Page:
BIS should provide more information about what qualifies as a restricted US person activity. Controlled support activities include shipping, transmitting, facilitating, transferring, and servicing, and BIS’ FAQ provided important clarification which specified that some clerical activities are not covered. However, BIS should consider amending the list of controlled activities to specify whether additional business processes are controlled or not. Doing so will decrease compliance delays arising from ambiguous language. For example, it is not clear if restrictions apply to a US person that is processing product payments but is not conducting the physical transfer of subject items. BIS should also consider publishing additional information on restricted US person activities in the context of the advanced computing sector, as business processes in this sector differ from those of other sectors, such as the IC industry. Furthermore, facilitation is not clearly defined in the EAR or in the IFR. BIS should clarify the definition as, “Authorizing, servicing, and conducting support on the production of advanced nodes.”
Expanded Entity List Rules
It is not clear what specific activities involving expanded entity list (Footnote 4) entities may be prohibited, assuming the product scope is met, especially if the activity does not involve providing any products to the Footnote 4 entity and the entity is not a party to the transaction between the parties buying and providing the foreign-made item.
For example, 744.11 states that a license is required for the incorporation of a foreign-made item into any “part,” “component,” or “equipment,” produced by a Footnote 4 entity. However, BIS does not specify if a license is needed for incorporation by a third-party procuring parts components, or equipment made by the Footnote 4 entity that then incorporates a foreign made item into Footnote 4’s product, and the procedure is not done on behalf of the Footnote 4 entity, nor will the final product be destined for a Footnote 4 entity. BIS should release additional clarification on whether license requirements apply to sales to third parties assembling a mixture of foreign-made and Footnote 4 entity components that are not destined for a Footnote 4 entity.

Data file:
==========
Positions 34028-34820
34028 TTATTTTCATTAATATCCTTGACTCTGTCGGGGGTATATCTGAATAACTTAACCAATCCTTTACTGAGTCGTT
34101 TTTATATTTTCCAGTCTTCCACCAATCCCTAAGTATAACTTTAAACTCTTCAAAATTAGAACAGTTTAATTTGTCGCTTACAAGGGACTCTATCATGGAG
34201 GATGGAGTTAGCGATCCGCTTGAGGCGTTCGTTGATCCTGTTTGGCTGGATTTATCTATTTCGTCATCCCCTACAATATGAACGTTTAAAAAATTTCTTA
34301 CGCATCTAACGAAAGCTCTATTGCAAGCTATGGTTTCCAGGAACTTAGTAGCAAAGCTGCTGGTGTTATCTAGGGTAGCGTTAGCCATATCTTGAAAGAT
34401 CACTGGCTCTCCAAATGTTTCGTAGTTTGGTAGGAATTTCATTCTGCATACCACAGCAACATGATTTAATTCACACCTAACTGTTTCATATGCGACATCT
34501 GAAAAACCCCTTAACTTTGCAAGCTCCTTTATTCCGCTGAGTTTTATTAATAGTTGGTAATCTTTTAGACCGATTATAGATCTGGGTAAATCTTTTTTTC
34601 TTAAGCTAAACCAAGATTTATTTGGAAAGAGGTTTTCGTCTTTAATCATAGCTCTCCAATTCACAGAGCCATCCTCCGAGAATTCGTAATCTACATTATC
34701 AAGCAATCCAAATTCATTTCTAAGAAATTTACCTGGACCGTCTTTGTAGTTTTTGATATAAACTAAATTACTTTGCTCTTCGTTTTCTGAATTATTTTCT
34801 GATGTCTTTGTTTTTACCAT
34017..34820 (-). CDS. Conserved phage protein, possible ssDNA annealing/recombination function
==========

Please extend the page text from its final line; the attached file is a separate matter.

Interactions with Chinese Customers
USCBC is seeking further clarification from BIS on end use checks with Chinese customers. BIS should also consider amending the EAR to offer a clearer definition of “destined” as it applies to business actions between Chinese and foreign firms by publishing guidance clarifying the government’s expectations to sales to customers that are supply chain intermediaries. BIS should work with industry to develop standards for end use validations for customers that are several layers above the actual end use. BIS should provide further clarity on the use of end use declarations or other methods that customers can use to instill confidence on the part of the customer regarding compliance with export control rules.